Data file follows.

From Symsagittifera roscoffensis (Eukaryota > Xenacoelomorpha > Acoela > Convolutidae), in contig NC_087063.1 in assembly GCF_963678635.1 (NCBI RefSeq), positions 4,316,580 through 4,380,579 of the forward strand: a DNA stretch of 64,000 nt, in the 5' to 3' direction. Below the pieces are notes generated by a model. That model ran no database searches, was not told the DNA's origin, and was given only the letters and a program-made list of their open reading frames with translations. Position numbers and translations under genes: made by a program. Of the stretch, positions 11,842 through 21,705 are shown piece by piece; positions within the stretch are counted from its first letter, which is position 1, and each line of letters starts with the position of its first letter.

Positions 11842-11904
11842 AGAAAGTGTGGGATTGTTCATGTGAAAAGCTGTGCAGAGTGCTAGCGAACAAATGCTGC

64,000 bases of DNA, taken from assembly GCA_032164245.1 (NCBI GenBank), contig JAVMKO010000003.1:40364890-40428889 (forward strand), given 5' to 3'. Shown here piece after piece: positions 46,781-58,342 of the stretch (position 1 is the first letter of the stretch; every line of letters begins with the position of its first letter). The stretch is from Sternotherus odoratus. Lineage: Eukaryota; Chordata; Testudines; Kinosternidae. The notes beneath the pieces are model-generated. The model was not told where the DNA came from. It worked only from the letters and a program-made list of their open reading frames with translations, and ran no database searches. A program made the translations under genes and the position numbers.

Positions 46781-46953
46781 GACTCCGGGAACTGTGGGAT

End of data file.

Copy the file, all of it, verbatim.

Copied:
From Symsagittifera roscoffensis (Eukaryota > Xenacoelomorpha > Acoela > Convolutidae), in contig NC_087063.1 in assembly GCF_963678635.1 (NCBI RefSeq), positions 4,316,580 through 4,380,579 of the forward strand: a DNA stretch of 64,000 nt, in the 5' to 3' direction. Below the pieces are notes generated by a model. That model ran no database searches, was not told the DNA's origin, and was given only the letters and a program-made list of their open reading frames with translations. Position numbers and translations under genes: made by a program. Of the stretch, positions 11,842 through 21,705 are shown piece by piece; positions within the stretch are counted from its first letter, which is position 1, and each line of letters starts with the position of its first letter.

Positions 11842-11904
11842 AGAAAGTGTGGGATTGTTCATGTGAAAAGCTGTGCAGAGTGCTAGCGAACAAATGCTGC

64,000 bases of DNA, taken from assembly GCA_032164245.1 (NCBI GenBank), contig JAVMKO010000003.1:40364890-40428889 (forward strand), given 5' to 3'. Shown here piece after piece: positions 46,781-58,342 of the stretch (position 1 is the first letter of the stretch; every line of letters begins with the position of its first letter). The stretch is from Sternotherus odoratus. Lineage: Eukaryota; Chordata; Testudines; Kinosternidae. The notes beneath the pieces are model-generated. The model was not told where the DNA came from. It worked only from the letters and a program-made list of their open reading frames with translations, and ran no database searches. A program made the translations under genes and the position numbers.

Positions 46781-46953
46781 GACTCCGGGAACTGTGGGAT